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S-Corp medical insurance premiums deduction for its owners

Updated: May 13


Question: I am the 100% owner of a S-Corporation. Can I deduct medical insurance premium through the corporation? I purchased the insurance under my name and paid myself.

Answer: If you are over 2% shareholder of the S Corp, you can deduct the medical insurance premium paid or reimbursed through the S Corp on your personal tax return above the line. This can include accidental, medical, dental, and qualified long-term care insurance. The policy can be either in the name of the S corporation or shareholder. However, if the policy is in shareholder's name and shareholder pays the premiums, the S corporation must reimburse the shareholder.


The amount to be deducted is limited to the smaller of eligible health insurance premiums or net profit from the business.


The S Corp must report the premium amount as wages on shareholders' W-2 box 1.


If the insurance plan is non discriminatory and offered to all other employees, the cost of the premium is not subject to FICA and FUTA. Otherwise, The S Corp also needs to include the premium in Box 3 and 5 of W-2, and need to report the premium on 941 and 940 and pay the appropriate FICA, medicare and FUTA taxes.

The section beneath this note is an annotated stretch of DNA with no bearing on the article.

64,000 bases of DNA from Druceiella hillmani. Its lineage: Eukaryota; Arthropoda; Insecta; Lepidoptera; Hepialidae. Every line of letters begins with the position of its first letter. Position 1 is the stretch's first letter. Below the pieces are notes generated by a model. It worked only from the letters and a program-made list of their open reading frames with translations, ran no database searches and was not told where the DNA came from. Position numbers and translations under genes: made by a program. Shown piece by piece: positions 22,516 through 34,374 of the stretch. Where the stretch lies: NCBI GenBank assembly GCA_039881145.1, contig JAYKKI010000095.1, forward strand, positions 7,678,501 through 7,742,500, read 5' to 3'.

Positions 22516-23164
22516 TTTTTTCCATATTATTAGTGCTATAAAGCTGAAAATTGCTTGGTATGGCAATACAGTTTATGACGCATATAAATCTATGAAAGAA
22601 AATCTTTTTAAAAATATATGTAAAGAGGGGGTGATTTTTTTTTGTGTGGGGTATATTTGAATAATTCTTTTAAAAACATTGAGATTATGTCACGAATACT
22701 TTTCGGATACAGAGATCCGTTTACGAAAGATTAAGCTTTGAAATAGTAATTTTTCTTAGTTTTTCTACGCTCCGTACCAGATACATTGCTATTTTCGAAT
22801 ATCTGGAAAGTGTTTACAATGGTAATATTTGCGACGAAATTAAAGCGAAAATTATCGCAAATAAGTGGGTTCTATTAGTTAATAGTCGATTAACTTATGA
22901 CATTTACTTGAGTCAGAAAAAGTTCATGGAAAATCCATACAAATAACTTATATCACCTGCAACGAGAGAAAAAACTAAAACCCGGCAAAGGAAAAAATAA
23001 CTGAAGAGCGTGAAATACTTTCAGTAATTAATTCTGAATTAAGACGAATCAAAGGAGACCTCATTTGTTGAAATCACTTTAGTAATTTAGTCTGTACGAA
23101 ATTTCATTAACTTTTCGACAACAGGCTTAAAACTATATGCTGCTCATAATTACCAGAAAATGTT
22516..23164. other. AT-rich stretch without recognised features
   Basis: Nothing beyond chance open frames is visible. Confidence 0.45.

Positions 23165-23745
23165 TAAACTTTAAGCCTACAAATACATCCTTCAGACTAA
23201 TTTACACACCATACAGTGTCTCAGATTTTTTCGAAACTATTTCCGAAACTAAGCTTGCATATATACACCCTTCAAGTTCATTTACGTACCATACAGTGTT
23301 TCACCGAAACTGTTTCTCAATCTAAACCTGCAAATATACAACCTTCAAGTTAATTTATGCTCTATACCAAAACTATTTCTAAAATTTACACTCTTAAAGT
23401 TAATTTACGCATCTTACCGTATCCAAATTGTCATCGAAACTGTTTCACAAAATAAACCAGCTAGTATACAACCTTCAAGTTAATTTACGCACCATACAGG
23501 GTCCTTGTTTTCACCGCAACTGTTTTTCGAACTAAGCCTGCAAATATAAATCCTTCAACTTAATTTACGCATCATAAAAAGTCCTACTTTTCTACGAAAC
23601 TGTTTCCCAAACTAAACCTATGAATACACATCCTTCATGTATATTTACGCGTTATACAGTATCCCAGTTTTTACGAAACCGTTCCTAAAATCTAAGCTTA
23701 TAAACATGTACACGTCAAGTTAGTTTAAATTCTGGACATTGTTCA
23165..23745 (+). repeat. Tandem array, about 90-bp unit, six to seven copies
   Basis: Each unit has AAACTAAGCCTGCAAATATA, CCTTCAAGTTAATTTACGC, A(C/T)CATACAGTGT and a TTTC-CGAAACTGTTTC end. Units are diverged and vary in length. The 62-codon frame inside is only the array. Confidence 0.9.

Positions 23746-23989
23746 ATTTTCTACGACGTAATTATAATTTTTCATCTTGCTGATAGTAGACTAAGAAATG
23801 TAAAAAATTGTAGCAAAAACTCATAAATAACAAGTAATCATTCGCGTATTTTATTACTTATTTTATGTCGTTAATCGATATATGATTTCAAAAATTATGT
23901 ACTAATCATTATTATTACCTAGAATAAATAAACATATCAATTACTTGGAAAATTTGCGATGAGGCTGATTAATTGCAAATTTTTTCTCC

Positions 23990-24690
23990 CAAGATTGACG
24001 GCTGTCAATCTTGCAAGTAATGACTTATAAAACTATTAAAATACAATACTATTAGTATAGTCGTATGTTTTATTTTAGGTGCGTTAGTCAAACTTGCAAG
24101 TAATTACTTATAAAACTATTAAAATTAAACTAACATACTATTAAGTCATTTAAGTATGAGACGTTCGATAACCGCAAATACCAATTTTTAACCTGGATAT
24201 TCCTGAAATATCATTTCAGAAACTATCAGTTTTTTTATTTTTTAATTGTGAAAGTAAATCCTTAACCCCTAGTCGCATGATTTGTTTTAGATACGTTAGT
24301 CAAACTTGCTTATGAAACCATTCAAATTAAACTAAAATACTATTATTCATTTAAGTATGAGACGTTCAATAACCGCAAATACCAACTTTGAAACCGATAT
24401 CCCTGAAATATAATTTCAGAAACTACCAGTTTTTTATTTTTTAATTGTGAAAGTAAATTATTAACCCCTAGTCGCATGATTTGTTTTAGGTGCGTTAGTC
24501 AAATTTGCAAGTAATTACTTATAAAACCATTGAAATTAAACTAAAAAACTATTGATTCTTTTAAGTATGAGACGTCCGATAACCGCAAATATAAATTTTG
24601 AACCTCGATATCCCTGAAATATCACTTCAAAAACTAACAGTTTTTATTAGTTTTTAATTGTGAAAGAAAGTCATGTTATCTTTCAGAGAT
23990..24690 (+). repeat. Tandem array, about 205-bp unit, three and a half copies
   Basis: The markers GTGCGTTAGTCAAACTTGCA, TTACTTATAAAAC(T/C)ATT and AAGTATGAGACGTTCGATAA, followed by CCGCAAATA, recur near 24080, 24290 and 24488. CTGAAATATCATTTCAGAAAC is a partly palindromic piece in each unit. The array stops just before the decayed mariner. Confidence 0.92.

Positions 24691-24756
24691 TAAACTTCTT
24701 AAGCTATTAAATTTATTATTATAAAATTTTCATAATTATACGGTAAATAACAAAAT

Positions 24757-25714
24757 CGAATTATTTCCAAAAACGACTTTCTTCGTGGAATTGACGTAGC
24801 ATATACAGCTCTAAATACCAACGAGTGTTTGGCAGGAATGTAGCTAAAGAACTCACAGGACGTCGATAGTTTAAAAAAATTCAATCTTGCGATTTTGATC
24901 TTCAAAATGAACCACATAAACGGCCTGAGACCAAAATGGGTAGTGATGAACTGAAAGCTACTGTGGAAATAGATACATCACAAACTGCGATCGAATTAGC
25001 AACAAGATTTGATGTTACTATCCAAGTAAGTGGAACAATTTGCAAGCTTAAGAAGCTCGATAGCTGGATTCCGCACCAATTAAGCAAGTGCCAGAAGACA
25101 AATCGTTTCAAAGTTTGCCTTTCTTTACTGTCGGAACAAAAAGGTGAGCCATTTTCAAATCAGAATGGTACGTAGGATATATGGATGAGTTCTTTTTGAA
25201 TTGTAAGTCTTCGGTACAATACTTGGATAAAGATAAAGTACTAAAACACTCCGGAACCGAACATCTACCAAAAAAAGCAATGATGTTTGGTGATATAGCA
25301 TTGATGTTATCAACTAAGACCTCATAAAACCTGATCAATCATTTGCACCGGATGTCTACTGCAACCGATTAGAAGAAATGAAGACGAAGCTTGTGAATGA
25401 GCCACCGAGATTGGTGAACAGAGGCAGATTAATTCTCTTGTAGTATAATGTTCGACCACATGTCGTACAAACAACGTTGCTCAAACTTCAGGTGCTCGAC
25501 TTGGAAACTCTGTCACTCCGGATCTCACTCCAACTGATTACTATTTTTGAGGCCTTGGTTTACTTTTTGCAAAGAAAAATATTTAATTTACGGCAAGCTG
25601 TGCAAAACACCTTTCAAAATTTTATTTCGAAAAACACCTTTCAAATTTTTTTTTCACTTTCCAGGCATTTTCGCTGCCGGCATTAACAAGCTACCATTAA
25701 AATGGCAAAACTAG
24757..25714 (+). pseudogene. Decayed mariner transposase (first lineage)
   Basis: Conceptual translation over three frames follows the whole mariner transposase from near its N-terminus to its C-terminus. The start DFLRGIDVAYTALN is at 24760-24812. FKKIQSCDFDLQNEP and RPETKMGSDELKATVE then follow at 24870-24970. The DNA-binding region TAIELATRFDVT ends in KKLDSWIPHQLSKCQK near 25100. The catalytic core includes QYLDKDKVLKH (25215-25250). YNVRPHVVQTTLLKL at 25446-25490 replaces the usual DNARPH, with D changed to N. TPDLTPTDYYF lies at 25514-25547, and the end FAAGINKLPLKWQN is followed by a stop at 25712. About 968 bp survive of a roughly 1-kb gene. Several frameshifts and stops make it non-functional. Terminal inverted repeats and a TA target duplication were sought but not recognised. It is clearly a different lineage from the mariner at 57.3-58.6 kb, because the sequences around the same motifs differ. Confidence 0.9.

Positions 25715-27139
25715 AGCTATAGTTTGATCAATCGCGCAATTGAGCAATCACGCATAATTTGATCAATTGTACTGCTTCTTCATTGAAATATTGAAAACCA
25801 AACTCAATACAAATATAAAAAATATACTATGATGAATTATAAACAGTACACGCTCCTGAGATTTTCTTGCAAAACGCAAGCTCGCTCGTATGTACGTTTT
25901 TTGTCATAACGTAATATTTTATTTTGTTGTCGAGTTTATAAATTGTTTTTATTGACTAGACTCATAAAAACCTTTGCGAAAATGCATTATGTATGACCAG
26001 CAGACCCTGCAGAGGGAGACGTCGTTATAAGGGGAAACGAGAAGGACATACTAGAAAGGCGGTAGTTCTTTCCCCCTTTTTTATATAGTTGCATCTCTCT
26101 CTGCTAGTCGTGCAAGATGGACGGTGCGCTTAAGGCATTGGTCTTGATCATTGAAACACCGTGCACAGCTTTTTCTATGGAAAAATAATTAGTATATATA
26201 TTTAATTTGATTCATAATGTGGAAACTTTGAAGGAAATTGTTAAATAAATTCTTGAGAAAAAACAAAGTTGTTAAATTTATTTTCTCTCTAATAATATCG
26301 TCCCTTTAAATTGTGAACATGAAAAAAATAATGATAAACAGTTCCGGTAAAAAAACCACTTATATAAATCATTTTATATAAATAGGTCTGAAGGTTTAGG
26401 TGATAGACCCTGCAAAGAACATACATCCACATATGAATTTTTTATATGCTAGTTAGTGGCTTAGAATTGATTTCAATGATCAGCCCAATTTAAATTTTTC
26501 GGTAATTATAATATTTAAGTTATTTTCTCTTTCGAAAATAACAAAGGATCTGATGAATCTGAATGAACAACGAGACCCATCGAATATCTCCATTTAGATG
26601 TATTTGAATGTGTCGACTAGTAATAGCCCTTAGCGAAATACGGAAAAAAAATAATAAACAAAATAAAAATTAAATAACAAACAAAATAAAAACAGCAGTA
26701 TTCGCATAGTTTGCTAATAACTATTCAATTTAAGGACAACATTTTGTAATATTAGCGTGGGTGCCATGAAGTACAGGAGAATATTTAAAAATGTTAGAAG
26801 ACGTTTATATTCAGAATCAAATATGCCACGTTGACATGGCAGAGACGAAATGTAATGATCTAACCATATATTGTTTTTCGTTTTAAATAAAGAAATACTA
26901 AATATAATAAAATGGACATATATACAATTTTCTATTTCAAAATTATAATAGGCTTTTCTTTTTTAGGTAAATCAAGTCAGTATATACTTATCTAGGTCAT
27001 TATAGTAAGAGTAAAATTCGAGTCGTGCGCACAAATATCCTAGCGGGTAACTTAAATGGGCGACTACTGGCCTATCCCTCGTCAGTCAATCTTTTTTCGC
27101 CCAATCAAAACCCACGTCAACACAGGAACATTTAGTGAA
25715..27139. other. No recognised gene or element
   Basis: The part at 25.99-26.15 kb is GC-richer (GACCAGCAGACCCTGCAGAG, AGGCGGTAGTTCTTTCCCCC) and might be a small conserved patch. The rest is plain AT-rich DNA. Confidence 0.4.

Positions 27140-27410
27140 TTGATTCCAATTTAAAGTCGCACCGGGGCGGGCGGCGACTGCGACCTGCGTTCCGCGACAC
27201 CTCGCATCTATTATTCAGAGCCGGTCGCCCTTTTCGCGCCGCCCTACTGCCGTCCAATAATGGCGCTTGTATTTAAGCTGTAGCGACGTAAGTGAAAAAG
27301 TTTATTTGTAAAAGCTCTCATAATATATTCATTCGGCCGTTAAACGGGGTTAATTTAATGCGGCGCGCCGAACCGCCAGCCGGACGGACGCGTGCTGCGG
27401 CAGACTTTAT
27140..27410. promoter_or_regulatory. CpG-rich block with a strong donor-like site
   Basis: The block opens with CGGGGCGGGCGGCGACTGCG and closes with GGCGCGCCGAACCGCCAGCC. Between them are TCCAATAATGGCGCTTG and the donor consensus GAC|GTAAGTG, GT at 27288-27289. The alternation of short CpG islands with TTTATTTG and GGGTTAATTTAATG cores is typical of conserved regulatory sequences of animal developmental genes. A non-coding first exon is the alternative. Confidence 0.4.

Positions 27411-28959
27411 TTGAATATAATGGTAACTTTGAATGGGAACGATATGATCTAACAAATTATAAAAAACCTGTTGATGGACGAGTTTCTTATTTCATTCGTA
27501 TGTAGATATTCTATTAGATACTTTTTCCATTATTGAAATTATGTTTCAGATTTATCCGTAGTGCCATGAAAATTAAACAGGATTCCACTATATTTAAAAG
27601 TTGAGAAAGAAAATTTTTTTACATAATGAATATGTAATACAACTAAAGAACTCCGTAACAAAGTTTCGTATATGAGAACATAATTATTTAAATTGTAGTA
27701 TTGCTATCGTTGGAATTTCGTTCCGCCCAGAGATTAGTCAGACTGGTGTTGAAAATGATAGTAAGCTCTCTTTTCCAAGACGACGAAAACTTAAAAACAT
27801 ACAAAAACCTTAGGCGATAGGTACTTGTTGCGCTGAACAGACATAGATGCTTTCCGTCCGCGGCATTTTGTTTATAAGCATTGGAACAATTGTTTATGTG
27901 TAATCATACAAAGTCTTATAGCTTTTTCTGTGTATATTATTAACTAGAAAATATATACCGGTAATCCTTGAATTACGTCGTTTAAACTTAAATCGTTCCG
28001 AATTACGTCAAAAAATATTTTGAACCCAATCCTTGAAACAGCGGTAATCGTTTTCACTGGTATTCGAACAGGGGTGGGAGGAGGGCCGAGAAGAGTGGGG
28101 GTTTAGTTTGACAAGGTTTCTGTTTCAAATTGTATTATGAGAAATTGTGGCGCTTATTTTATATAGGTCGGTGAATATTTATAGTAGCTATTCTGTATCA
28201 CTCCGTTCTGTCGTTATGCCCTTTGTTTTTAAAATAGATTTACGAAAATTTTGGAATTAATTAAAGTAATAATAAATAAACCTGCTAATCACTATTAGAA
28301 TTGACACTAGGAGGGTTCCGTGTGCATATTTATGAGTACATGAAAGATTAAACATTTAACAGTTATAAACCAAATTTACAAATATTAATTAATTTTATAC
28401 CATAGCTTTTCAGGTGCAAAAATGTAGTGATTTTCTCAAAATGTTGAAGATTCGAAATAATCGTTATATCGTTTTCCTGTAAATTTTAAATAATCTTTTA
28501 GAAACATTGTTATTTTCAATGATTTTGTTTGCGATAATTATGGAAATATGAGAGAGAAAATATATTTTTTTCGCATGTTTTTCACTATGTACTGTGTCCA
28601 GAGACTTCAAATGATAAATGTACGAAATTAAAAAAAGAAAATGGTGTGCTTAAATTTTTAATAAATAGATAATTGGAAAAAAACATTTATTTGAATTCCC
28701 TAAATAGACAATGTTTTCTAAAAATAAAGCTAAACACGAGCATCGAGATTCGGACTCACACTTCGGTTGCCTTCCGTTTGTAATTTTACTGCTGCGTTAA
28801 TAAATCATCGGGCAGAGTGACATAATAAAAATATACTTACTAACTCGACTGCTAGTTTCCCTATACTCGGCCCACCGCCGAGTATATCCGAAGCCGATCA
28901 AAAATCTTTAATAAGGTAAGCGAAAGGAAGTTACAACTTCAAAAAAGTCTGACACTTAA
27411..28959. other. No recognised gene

In addition, please note that over 2 percent S Corporation shareholders are not eligible for salary reduction (pre-tax) contributions to a health savings account (HSA). If The S Corp contribute HSA on behalf of the over 2 percent shareholders, S Corp will treat the amount as distributions.

If you would like to make an appointment to discuss more, please give this office a call 415-704-8989 or email me at ymckee@virtualcpaforyou.com. Book a meeting online.


More articles and blogs coming soon.

Circular 230:The articles are for general information only. In accordance with IRS Circular 230 they are not considered tax opinions for purposes of relying on such statements in any challenge of the reporting of the above transaction by the IRS. If a full tax opinion is required certain procedures must be met . Also there is a significant cost for a full tax opinion to meet the requirements of Circular 230.


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